There are two vitamin D metabolites that are tested as part of the Marshall Protocol:
The Knowledge Base articles devoted to those tests offer recommendations for how frequently and under what circumstances these metabolites should be tested. Note that some physicians omit testing 1,25-D.
It is not necessary to fast for these blood tests. The D Metabolites tests can be done whether or not the patient has been avoiding ingested vitamin D or sun/lights. This information is taken into consideration when interpreting the test results.
Contextual interpretation of a patient's 25-D and 1,25-D results are available using the vitamin D metabolite calculator.
Given the recent interest in vitamin D metabolism and its role in chronic disease, most Marshall Protocol patients do not have trouble convincing their insurance company to cover the cost of the test.
However, those patients who have been told that the test is not justified, have pointed out:
The test for 25-D is done routinely at many labs and does not require special handling.
When the 1,25-D test is drawn at the same time, the same blood specimen is probably used for both tests and they can both be frozen. Freezing preserves the specimen and will not harm it even if it isn't necessary.
There is an at-home 25-D test kit available for routine testing.
The 1,25-D assay is very sensitive and if it is not sent to the performing lab frozen, it will not be accurate. The sample must frozen to prevent dedegration leading to an inaccurate, lower result. Patients may want to verify that the technician at the drawing (satellite) lab plans to freeze the sample for shipping (see sample Doctor's instructions below). There are two Quest codes for 1,25-D and the order must specify Test Code #4729X to be frozen.
Note: Some Quest drawing labs have inaccurate information in their printed manuals. There has been no change in the need to freeze the 1,25-D sample for transport.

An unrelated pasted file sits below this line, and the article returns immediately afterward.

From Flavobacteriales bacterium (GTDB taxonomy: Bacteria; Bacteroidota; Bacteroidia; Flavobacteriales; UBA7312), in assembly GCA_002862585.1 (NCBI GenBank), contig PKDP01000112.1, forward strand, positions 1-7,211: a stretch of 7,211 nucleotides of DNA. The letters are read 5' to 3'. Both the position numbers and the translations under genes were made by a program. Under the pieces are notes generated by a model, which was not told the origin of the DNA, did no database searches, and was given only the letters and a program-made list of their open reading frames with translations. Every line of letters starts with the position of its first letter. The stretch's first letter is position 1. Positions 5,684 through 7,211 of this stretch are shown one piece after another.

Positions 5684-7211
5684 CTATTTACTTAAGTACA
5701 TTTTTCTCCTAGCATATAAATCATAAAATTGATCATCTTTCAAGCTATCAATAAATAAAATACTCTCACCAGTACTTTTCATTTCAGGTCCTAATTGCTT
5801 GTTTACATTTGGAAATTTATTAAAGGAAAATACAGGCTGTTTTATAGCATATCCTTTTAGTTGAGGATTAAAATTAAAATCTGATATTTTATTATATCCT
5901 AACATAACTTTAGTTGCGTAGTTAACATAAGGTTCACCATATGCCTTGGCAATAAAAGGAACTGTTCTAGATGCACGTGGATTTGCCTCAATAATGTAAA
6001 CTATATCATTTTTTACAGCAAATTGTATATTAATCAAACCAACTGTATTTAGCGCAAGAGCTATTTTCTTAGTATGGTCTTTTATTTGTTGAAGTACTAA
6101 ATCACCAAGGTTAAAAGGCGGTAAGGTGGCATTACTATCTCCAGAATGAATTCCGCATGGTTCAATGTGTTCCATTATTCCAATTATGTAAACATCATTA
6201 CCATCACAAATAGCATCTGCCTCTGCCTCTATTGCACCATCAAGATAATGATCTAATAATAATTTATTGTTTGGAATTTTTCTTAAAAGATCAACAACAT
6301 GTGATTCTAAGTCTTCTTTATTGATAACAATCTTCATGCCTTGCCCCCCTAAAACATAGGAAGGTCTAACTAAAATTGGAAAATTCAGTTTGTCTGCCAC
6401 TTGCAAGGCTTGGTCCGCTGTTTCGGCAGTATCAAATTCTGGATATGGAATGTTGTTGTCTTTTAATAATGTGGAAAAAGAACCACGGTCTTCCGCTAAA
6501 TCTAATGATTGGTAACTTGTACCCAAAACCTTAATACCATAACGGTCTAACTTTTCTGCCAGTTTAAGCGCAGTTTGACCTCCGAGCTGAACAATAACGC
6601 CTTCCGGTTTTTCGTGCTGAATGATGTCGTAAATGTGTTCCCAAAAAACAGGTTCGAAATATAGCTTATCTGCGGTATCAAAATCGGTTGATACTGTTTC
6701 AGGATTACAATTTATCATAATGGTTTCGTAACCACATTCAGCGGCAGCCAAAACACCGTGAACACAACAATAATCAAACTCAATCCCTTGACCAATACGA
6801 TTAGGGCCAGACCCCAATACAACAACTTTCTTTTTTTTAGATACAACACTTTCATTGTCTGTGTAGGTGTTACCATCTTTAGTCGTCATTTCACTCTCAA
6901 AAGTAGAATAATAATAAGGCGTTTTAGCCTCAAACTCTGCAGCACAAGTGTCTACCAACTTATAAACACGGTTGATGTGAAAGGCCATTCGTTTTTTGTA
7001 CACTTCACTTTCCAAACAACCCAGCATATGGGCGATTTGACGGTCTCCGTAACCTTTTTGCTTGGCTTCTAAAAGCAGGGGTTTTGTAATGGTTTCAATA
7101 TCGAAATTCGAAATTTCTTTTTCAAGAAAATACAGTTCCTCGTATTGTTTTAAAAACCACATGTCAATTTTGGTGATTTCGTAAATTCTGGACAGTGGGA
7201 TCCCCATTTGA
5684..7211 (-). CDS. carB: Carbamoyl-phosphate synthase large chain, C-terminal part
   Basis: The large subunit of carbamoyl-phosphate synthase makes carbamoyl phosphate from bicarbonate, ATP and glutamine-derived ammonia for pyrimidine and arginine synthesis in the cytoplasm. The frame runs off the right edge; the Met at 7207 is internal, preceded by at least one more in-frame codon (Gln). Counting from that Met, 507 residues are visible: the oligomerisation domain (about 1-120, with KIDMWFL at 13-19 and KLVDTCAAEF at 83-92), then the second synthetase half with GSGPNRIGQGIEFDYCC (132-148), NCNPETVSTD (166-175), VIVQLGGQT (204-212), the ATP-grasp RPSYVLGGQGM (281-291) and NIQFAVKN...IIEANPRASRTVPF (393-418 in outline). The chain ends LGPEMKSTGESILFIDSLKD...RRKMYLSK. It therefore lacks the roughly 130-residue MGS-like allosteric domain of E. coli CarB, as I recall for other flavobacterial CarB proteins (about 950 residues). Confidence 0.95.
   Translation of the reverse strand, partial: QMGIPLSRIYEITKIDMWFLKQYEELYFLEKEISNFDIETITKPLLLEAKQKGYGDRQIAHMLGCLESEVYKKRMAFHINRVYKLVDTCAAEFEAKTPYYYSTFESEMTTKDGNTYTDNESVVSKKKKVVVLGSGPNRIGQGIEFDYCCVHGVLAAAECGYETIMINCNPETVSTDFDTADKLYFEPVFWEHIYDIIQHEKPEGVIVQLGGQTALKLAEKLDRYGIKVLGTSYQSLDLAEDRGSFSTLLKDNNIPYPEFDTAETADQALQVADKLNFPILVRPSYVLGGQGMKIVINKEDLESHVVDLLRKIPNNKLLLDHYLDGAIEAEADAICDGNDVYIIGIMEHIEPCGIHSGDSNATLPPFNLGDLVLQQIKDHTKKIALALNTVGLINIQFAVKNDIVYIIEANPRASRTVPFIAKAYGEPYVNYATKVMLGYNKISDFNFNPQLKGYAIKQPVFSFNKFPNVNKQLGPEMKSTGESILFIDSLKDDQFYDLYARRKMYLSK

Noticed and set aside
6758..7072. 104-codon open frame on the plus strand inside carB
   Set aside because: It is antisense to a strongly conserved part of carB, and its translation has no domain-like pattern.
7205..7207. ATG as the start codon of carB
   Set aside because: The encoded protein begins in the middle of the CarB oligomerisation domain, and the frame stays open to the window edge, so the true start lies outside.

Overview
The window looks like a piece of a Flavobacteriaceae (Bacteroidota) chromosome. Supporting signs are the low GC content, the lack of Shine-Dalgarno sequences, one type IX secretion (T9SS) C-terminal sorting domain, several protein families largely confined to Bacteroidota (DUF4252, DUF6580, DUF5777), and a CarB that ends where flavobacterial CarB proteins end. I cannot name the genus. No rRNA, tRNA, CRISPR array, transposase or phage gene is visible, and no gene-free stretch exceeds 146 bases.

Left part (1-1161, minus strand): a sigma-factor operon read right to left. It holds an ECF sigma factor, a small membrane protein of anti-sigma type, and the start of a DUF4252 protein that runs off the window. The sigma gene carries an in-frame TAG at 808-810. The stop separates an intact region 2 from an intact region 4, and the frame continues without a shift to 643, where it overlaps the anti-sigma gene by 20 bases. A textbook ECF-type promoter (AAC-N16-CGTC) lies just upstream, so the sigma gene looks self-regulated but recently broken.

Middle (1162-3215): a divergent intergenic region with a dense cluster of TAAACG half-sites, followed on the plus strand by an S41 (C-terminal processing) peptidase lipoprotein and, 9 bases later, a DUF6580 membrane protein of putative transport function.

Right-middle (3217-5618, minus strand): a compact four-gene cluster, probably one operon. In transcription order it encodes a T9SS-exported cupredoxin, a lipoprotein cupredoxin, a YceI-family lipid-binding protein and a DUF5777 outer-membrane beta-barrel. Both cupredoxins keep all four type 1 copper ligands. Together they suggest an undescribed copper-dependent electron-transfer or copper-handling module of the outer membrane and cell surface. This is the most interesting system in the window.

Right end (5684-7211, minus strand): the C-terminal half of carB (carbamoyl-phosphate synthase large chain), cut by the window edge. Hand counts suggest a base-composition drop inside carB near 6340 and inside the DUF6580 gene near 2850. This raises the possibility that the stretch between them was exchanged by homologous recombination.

I don't know if it will do any good but the local Quest lab said if the 1,25-D has code #4729 it will be frozen, at least at the draw facility.
I learned this when investigating for my wife. Her first test was mid 30's but was coded wrong. Second test after my discussion with the lab was frozen and returned 64 pg/ml. Big difference!
To facilitate correct handling of the blood sample for 1,25-D and to avoid having to tell the drawing lab how to do their job, patients can ask their doctor to sign and staple the following instructions to the lab order:
- Please perform the following Vitamin D tests: 1,25-D and 25-D.
- Please ensure that collection staff arrange for centrifuging and freezing of the 1,25D sample. (only)
- The sample should be allowed to settle and clot at room temperature for at least 30 minutes (but no more than two hours) and then centrifuged. Do not hold on dry ice prior to centrifuging.
- After centrifuging, freeze at between -2 and -10 C.
- The sample must be transported on dry ice in order to remain frozen until it reaches the testing lab.
Note that 1,25D levels are exceedingly minute. 1 pg/ml is one millionth part of one millionth part (pico is 10 raised to the -12 power) and the pathology to measure such levels is extremely sensitive to correct handling. For every gm of Vitamin D taken in barely one part in 1,000 ends up as the double hydroxylated 1,25-D.
The best disease codes for 1,25-D and 25-D testing are those for osteoporosis. All sarcoidosis patients, for example, are at risk for osteopenia or osteoporosis.
There have been no reports of insurance or Medicare refusing to pay for these tests when these codes are used:
CPT (Current Procedural Terminology) codes are as follows:
If at all possible, use Quest Diagnostics for your 1,25D test. Quest will not measure a sample which has been handled incorrectly.
Based on their track record for handling samples of 1,25-D, the American testing company, LabCorp, is not recommended. Their results have proven unreliable even even when the sample was shipped to them frozen, which may be due to a policy of allowing the frozen sample to thaw in the refrigerator before they run the test.
Given how mishandling invariably reduces the values of 1,25-D, only when the result of the 1,25-D is elevated, can one be sure that a Labcorp test was performed properly.
If LabCorp is used and a 1,25-D level is low, it is impossible to know if it's a lab error or a true result.
Patients have the option to order a home 25-D test kit directly from various labs.
The alleged instability of 1,25 vitamin D when not frozen appears not to be correct, according to this paper: http://www.clinchem.org/cgi/reprint/27/5/773